The Book of Romans-A Congregational Profile

The congregation in Rome was not a “Christian” congregation because these did not exist at that time. In fact, a “Christian” congregation as we know it today would have been illegal under Roman law.  This congregation in Rome was a “messianic” group that met under the umbrella of the traditional synagogue system of the time. Gentiles who believed in Yeshua met at the synagogue on the Sabbath (Acts 15.19-21-this was the practice for Gentiles believing in Yeshua everywhere) to be a part of the overall Jewish “community” and their behavior in these synagogues were the topic of discussion when the believers met in what was called the Jerusalem Council in Acts 15. Certain minimum standards were enacted there in order for these Gentile believers to interact and participate in these services. Attendees at these meetings were Jewish believers who believed in Yeshua as well as those Jewish people who did not. Acts 15 directed these Gentile believers to adjust their behavior in line with the dictates of normal Torah observance found among the Jewish people. These Gentiles did not need to become Jews through circumcision, as some believed, but they are given basic Torah commands to follow and adhere to in order to become hearers of the Word and also doers. This would come with regular synagogue attendance and being exposed to Torah teaching by associating with Jews well versed and trained in the things of God all their lives. The Book of Romans will again admonish the Gentiles to regulate their behavior accordingly and that they are responsible for adjusting their behavior as they learned more. Paul will deal with two groups primarily in the first twelve chapters of Romans. These groups were the Gentile believers in Yeshua who were there to learn how to walk in obedience to the Torah, and Jewish non-believers in Yeshua. He will not address issues that were a conflict between Jewish and Gentile believers in Yeshua. When Paul discusses an issue in these chapters he is talking to those who don’t follow Yeshua, not Jewish believers who continued to follow the Torah. In Chapters 9-11 Paul is discussing things that related to Jewish non-believers in Yeshua and the false impression by some Gentile believers in Yeshua who erroneously thought that they have “replaced” Israel. He also discusses how these Gentiles were to relate towards the Jewish non-believers who still walked in the Torah. There are some commentators and teachers today who misunderstand Paul’s usage of the terms weak and strong in this book. They say that weak means that you still followed the Torah and strong meant that you were “free from the Law” but that is a gross misunderstanding of what Paul was saying in this book. The idea that someone following the Torah was weak is completely foreign to what Paul actually believed. Paul believed that Torah observance “establishes the Law” through faith (Rom 3.31). The concept of weak faith was not something you evaluated on some sort of grading system. Weak faith was simply a term Paul used to convey the idea that some of the Jewish people there did not believe in Yeshua yet, but they still walked in obedience to the Torah. What makes a person strong is knowledge and acceptance of the fact that Yeshua was the promised Messiah. Paul believed that those Jewish brethren who followed the Torah still had a valid faith. What they observed was given to them by God and he approved of their observance. The strong (those that believed that Yeshua was the Messiah) were not to judge the opinions of the weak (those that did not believe that Yeshua was the Messiah but still observed the Torah). What Paul taught was that they  (the strong) were to let them (the weak) follow the Lord as prescribed in the Torah and to make room for them. These Jews were weak because they did not have the knowledge that Yeshua was the Messiah, not because they followed the Torah. If Paul believed that following the Torah was what made you weak, then he would not have followed it himself and he would not have taught others to follow it. But, the fact is, Paul followed the Torah (Acts 21.21-26, 28.17) and taught others to do the same (1 Cor 11.1-2; 2 Thes 2.15; 1 Thes 1.6) and used all of Scripture (the New Testament did not exist at the time, so he was using the Tanach) as a textbook for instruction (Acts 17.2, 11; 1 Tim 4.13; 2 Tim 3.15-17). The concept of weak in Hebraic thought has to do with their faith and their “stumbling” over the issue of the Messiah-ship of Yeshua. It will have nothing to do with whether they followed the Torah. That is an important concept to understand in this book and it is in direct contrast to what many teachers and commentators have tried to make Paul mean when he used these words (weak and strong). Again, to understand this book, one must be familiar with Paul’s Pharisaical training and rabbinical thought, Jewish methods of interpretation, biblical eschatology and how it related to the Gentiles and their salvation and the mystical aspects of Hebrew theology.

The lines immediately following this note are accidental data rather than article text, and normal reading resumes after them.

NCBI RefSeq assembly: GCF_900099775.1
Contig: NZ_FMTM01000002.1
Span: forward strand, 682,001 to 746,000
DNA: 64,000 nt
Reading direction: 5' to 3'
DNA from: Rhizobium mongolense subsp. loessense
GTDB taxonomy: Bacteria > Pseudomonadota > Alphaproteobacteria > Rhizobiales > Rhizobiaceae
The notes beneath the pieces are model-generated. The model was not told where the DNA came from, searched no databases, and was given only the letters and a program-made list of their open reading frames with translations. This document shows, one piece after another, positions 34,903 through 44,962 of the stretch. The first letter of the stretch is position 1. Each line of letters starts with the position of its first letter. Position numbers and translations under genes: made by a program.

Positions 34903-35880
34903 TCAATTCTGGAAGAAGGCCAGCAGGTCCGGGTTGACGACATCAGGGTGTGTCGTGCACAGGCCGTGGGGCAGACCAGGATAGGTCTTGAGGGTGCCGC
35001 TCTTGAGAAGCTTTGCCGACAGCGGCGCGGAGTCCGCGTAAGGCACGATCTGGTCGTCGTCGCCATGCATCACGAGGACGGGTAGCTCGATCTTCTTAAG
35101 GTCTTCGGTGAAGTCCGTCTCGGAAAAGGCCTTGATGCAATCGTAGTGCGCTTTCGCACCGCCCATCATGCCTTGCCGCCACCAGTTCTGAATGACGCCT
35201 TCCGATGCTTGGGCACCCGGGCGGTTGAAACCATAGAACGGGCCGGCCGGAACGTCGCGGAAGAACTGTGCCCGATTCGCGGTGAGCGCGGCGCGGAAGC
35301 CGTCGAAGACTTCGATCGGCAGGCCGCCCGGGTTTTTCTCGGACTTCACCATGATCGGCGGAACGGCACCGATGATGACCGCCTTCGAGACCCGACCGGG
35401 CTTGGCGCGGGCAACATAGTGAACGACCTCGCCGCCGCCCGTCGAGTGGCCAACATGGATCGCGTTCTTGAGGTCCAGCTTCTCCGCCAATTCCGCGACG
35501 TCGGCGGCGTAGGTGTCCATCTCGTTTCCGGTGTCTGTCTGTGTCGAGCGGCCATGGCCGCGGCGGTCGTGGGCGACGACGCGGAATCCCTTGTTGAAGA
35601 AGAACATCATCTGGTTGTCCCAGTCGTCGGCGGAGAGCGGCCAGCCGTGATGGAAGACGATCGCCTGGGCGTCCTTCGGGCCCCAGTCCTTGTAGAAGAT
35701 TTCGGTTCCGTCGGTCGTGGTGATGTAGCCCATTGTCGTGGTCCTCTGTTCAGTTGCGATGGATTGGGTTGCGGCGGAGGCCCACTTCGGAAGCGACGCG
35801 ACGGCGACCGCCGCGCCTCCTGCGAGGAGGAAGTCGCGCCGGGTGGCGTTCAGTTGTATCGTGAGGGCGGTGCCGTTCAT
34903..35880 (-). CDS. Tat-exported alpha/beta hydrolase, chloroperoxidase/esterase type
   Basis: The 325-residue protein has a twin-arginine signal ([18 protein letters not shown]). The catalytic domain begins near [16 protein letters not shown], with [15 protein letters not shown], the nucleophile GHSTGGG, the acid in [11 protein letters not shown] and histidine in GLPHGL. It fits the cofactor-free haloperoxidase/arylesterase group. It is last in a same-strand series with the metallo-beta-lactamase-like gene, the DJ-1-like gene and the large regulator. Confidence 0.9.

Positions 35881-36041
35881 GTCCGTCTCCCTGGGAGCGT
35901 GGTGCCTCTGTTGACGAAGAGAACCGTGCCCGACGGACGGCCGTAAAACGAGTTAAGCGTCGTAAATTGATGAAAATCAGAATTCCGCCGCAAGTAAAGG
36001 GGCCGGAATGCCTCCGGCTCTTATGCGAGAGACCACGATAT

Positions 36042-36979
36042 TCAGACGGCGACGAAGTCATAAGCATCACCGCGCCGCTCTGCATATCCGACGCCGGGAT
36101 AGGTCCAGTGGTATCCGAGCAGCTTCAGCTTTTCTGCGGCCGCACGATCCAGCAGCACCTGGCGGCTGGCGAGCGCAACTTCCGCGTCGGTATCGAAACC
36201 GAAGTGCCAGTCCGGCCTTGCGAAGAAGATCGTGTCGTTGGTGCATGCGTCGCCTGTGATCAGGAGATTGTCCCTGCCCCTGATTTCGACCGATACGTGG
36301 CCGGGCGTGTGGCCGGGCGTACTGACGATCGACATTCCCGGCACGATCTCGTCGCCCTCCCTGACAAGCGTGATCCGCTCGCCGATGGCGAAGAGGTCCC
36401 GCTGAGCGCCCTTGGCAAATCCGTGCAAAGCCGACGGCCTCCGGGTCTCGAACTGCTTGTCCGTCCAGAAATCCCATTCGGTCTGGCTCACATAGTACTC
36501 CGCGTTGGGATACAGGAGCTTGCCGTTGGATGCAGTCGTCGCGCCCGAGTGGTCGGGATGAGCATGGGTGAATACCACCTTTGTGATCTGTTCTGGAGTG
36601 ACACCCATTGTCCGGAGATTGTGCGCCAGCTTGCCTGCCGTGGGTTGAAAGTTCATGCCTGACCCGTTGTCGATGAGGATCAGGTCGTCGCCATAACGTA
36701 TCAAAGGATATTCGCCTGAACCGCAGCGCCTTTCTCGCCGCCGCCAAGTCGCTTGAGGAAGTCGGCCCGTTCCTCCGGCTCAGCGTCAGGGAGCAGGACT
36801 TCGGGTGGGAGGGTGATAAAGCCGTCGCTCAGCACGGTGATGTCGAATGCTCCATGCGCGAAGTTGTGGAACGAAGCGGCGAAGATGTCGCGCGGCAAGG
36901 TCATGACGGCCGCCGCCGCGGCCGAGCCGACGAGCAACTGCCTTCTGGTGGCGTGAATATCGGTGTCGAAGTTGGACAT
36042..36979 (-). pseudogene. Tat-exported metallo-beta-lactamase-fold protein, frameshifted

Sources used in this study are:
The NASB and KJV
The Hertz Siddur
Hertz Pentateuch and Haftorahs
Josephus
Yashanet Romans Study
Idioms in the Bible Explained and a Key to the Original Gospels
Understanding the Difficult Words of Jesus
John Gill Commentary
The Interlinear Bible

Posted in Articles, Idioms, Phrases and Concepts, The Tanach, Understanding the New Testament, Verse-by-Verse Bible Studies

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